Switching the memory cell 104 to the “on” state from the “off” state occurs when an external stimuli such as an applied electric field exceeds a threshold value Von. Switching the memory cell 104 to the “off” state from the “on” state occurs when an absolute value of external stimuli exceeds an absolute value of another threshold Voff. The threshold values vary depending upon a number of factors including the identity of the materials that constitute the memory cell 104 and the passive layer 114, the thickness of the various layers, and the like.

Generally speaking, the presence of an external stimuli such as an applied electric field that exceeds a threshold value Von permits an applied voltage to write and that is less than threshold value Voff to erase information into/from the memory cell 104 and the presence of an external stimuli such as an applied electric field that is less than Von but more than Voff permits an applied voltage to read information from the memory cell 104.

To write information into the memory cell 104, a voltage or pulse signal that exceeds the threshold is applied. To read information written into the memory cell 104, a voltage or electric field of any polarity is applied. Measuring the impedance determines whether the memory cell 104 is in a low impedance state or a high impedance state (and thus whether it is “on” or “off”). To erase information written into the memory cell 104, a negative voltage or a polarity opposite the polarity of the writing signal that exceeds a threshold value is applied.

The memory devices described herein can be employed to form logic devices such as central processing units (CPUs); volatile memory devices such as DRAM devices, SRAM devices, and the like; input/output devices (I/O chips); and non-volatile memory devices such as EEPROMs, EPROMs, PROMs, and the like. The memory devices may be fabricated in planar orientation (two dimensional) or three-dimensional orientation containing at least two planar arrays of the memory cells 104.

Referring to FIG. 2, a three-dimensional microelectronic memory device 200 containing a plurality of memory cells in accordance with an aspect of the invention is shown. The three-dimensional microelectronic memory device 200 contains a plurality of first electrodes 202, a plurality of second electrodes 204, and a plurality of memory cell layers 206. Between the respective first and second electrodes are the controllably conductive media (not shown). The plurality of first electrodes 202 and the plurality of second electrodes 204 are shown in substantially perpendicular orientation, although other orientations are possible. The three-dimensional microelectronic memory device is capable of containing an extremely high number of memory cells thereby improving device density. Peripheral circuitry and devices are not shown for brevity.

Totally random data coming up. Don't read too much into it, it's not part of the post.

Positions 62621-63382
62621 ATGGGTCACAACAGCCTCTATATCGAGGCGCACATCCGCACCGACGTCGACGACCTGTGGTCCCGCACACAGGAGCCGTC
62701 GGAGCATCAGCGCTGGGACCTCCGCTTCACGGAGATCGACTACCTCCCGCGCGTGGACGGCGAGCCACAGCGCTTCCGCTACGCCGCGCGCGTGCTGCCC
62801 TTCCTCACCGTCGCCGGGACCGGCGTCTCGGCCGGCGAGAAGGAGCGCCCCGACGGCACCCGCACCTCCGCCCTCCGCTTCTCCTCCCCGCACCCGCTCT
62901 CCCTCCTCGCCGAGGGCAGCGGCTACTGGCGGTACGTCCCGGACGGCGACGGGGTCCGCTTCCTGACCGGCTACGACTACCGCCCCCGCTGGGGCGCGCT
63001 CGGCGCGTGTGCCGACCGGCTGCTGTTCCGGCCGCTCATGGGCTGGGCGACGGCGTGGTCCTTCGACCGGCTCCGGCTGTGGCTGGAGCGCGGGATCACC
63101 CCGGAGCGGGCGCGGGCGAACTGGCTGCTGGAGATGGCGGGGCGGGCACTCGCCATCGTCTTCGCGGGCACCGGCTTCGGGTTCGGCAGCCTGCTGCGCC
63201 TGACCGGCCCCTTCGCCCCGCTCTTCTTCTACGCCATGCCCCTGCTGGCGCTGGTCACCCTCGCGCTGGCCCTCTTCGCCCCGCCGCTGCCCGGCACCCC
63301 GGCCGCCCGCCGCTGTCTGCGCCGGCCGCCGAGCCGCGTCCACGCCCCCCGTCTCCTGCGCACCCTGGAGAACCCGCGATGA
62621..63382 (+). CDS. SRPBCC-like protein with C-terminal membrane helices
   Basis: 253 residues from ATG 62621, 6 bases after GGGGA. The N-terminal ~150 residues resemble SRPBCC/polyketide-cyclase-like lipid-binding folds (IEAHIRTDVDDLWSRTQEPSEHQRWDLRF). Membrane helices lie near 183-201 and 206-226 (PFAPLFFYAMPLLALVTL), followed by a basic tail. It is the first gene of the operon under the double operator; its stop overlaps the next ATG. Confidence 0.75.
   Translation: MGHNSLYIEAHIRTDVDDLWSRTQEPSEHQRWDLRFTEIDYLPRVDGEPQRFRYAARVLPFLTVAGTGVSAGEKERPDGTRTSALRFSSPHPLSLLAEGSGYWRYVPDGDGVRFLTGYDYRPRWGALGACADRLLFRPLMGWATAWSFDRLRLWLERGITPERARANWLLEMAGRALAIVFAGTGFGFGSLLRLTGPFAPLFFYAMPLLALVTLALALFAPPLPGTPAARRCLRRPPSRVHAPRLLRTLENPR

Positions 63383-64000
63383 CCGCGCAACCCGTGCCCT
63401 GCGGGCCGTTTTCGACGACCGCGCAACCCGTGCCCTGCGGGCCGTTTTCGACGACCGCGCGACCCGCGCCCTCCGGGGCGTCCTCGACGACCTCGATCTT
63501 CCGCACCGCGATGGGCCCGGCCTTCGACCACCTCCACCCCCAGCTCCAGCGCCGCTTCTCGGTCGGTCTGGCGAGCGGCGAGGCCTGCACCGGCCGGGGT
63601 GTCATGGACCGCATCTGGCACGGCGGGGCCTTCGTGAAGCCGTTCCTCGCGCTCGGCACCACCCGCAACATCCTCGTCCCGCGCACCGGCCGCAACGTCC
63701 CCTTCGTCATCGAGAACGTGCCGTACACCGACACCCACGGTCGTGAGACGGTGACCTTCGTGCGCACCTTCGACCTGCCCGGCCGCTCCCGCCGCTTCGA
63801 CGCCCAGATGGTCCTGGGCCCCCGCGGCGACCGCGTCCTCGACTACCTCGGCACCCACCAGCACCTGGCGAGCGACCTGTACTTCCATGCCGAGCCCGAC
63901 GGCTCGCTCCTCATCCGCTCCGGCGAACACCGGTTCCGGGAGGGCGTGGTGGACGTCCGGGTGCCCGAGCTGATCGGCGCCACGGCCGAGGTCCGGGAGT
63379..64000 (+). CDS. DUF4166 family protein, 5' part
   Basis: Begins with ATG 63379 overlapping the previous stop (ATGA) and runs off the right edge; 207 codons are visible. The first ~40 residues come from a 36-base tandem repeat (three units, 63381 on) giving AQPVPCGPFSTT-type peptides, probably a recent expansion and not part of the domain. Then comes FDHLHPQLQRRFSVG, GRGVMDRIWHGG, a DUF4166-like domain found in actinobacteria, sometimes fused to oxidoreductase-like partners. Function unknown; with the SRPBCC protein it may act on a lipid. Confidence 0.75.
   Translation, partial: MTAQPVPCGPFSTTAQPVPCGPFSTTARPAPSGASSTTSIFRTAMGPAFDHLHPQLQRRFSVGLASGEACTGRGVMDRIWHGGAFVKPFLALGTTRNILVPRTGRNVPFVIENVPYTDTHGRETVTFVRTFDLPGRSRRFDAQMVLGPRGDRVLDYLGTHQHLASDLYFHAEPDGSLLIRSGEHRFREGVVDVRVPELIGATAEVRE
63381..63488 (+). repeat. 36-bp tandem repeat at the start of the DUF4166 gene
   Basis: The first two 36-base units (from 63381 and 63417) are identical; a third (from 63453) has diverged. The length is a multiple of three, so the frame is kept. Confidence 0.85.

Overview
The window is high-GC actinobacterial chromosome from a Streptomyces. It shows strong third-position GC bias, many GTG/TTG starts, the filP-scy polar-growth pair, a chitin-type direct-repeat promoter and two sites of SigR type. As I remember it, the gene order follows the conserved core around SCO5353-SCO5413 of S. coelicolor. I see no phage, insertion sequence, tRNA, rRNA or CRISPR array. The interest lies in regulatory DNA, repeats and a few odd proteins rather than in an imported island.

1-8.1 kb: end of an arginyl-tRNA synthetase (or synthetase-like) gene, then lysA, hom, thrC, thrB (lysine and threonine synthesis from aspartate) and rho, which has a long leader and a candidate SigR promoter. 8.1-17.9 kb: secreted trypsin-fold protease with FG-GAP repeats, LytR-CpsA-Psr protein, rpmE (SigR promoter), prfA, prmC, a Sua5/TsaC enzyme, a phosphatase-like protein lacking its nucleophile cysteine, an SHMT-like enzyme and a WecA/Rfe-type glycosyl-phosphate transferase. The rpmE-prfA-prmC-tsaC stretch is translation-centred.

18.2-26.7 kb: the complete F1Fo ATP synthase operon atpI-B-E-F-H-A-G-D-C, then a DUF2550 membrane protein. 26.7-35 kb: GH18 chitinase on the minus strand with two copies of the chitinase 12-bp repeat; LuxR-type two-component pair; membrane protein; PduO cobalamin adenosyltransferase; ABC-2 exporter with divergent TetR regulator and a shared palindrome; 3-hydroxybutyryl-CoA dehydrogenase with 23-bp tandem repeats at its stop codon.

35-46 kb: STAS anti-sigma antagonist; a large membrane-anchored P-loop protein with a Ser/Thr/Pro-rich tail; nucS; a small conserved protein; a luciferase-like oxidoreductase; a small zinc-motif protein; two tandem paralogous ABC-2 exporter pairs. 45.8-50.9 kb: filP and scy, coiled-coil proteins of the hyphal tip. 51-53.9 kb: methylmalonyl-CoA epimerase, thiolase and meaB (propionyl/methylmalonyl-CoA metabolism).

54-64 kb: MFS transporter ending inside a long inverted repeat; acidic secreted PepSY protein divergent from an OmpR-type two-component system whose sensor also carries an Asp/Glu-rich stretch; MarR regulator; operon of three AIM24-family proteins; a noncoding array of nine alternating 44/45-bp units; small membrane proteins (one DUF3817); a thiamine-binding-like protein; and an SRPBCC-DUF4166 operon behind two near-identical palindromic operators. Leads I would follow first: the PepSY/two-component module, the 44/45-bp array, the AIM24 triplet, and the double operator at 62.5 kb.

The impedance of the controllably conductive media changes when an external stimulus such as an applied electric field is imposed. A plurality of memory cells, which may be referred to as an array, forms a memory device. In this connection, memory cells may function as MOSFETs.

Referring to FIGS. 3 to 8 and FIGS. 9 to 14, two of many possible exemplary embodiments of a memory cell structure and a method of forming a memory cell in accordance with the subject invention are illustrated. Referring to FIG. 3, a substrate layer 300 containing a first electrode layer 302 is provided. The substrate layer 300 may be a layer of a dielectric (e.g., silicon). In one embodiment, the first electrode layer 302 contains copper or a copper alloy.